Artificial intelligence on polar expedition

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A research team from Graz is following in the footsteps of Alfred Wegener's legendary expedition and envision to repeat his measurements in Greenland almost 100 years later. They will be using the latest artificial intelligence methods. The measurement data is intended to illustrate how glacier surfaces are changing due to climate change.
Artificial intelligence on polar expedition

© Jakob Abermann

Greenland’s ice masses form the second largest ice reservoir on earth after Antarctica. Although 85 percent of the land area is still iced over year-round, man-made climate change has been gnawing away at the ice sheet for years. The amount of ice melting in Greenland is of enormous importance in terms of sea level and global climate development. As part of the project “WEG_Re – Centennial Climate Drivers of Glacier Changes in Greenland”, research is now being carried out as to how far glacier changes and climatic drivers are connected. The project is funded by the Austrian Science Fund FWF and consists of an interdisciplinary team of researchers at Know-Center, the University of Fairbanks and the Geological Survey of Denmark and Greenland (GEUS), led by glacier researcher Jakob Abermann of the University of Graz.

Climatological bridge over 100 years

“If you want to realistically reconstruct the past or model the future, a longer time perspective is essential. While observed time series on how atmospheric conditions are affecting the glacier surface exist, they are limited to recent decades,” data expert Andreas Trügler of Know-Center states, explaining the initial situation.

The research project is based on archival data collected by scientist Alfred Wegener in the early 1930s. During his expedition, climatological and glaciological data were collected, which are uniquely documented and available in the archives of the University of Graz in a temporal resolution that proves unique for that time.

From a climatological point of view, the comparison of old and new data is particularly interesting since Greenland experienced a warm phase in the 1920s and 1930s, alike the one we have today, but with less severe human influence on the global climate.

Almost a century later, researchers want to observe the same parameters over a period of three years at the exact same measurement locations and under similar atmospheric conditions. “What is changing, however, is that the monitoring is carried out using modern methods and the evaluation is supported by artificial intelligence and statistical modelling,” Trügler says.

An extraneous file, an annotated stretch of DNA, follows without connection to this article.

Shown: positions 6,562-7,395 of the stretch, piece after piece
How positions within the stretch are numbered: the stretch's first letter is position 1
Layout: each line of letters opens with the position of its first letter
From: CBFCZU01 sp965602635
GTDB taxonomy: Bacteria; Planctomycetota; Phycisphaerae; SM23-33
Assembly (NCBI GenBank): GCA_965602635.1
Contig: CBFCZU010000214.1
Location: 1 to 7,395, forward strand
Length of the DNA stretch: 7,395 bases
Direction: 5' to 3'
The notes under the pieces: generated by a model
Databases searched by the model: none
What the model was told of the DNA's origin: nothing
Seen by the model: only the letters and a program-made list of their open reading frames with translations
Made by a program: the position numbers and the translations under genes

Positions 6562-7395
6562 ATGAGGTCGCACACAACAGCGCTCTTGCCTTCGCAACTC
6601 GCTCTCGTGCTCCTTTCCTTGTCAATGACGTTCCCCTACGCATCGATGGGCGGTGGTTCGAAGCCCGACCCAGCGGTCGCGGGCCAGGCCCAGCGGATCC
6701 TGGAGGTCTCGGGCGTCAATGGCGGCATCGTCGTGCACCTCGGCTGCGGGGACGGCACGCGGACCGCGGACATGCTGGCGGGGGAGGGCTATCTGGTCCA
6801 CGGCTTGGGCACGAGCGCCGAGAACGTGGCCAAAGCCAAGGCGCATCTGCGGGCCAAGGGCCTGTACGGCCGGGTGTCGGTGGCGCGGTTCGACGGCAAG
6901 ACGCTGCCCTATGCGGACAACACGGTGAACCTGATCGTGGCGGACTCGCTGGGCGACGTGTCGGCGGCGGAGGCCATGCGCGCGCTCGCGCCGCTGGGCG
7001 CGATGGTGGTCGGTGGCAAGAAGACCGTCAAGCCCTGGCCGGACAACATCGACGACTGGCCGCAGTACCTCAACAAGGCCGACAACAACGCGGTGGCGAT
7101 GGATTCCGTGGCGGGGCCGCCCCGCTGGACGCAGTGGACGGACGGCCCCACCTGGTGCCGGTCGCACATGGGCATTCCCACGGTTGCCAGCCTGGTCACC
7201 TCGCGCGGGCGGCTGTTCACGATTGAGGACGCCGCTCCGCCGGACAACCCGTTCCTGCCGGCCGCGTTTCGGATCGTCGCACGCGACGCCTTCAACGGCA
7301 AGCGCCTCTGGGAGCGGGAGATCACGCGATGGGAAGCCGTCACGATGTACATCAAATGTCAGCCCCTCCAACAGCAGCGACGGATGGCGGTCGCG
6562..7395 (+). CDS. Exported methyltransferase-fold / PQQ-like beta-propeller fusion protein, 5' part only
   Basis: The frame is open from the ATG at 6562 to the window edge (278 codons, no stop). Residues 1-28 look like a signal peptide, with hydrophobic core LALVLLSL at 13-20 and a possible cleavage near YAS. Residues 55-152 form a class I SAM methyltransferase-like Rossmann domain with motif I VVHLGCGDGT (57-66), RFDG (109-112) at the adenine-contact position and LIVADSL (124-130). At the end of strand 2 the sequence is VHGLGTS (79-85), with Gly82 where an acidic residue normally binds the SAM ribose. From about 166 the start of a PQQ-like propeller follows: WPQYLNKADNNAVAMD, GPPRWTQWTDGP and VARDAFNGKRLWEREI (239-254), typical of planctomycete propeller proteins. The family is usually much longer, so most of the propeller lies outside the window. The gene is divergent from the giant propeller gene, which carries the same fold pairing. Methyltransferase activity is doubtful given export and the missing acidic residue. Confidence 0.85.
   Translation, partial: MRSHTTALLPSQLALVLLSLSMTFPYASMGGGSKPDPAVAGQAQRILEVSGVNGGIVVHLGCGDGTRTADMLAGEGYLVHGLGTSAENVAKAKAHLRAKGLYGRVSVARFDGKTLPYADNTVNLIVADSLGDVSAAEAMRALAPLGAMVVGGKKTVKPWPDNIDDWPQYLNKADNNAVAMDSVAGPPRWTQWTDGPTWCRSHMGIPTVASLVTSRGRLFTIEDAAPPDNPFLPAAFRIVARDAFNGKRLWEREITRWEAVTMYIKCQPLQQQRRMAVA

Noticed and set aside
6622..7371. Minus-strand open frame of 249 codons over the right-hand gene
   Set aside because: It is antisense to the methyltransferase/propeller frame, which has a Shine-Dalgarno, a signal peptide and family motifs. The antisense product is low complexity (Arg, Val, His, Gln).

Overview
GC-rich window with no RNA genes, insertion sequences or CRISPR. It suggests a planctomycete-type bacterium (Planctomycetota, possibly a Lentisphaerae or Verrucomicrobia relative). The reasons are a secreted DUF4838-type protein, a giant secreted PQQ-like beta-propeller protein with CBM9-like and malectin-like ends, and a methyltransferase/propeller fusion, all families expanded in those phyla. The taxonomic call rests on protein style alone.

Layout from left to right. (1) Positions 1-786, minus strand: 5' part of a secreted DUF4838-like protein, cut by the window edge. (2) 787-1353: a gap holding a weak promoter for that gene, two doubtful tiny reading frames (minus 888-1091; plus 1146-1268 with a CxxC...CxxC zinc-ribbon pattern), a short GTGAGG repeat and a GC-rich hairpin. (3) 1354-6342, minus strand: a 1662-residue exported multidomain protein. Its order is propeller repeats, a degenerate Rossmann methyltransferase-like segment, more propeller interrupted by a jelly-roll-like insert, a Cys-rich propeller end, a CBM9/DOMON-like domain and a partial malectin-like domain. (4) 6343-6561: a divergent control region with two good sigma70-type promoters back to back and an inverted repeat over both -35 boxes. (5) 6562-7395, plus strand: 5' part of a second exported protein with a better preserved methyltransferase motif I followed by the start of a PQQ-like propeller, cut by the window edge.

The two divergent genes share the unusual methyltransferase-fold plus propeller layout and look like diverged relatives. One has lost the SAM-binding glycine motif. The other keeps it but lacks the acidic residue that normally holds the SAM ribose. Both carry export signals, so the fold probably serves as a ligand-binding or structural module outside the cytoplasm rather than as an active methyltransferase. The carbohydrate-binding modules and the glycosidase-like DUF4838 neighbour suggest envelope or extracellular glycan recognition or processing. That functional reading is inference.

AI determines interaction between glacier and atmosphere

Supported by helicopter, the research team will place autonomous measuring stations on the ice, which will record the climatic conditions on site for three years. The geometric conditions of the area studied are representative for large parts of Greenland, making the results transferrable.

“We use artificial intelligence methods to fill gaps in existing data sets on the one hand and to gain new insights into the local feedback mechanisms between glaciers and the atmosphere on the other. Data originated from a drone equipped with meteorological sensors, and dynamic ice models, help to achieve the most complete picture possible of changes in the glacier surface and the atmosphere,” Trügler says, describing the procedure.

Involving the local population

The involvement of the Greenlandic population poses an important component of the project. Local agents will support the project in questions of transport logistics, in addition they will be frequently checking the measuring stations once the project team has returned to Austria after three weeks. It is planned to present the results on site to the neighboring settlements once the project has been completed.


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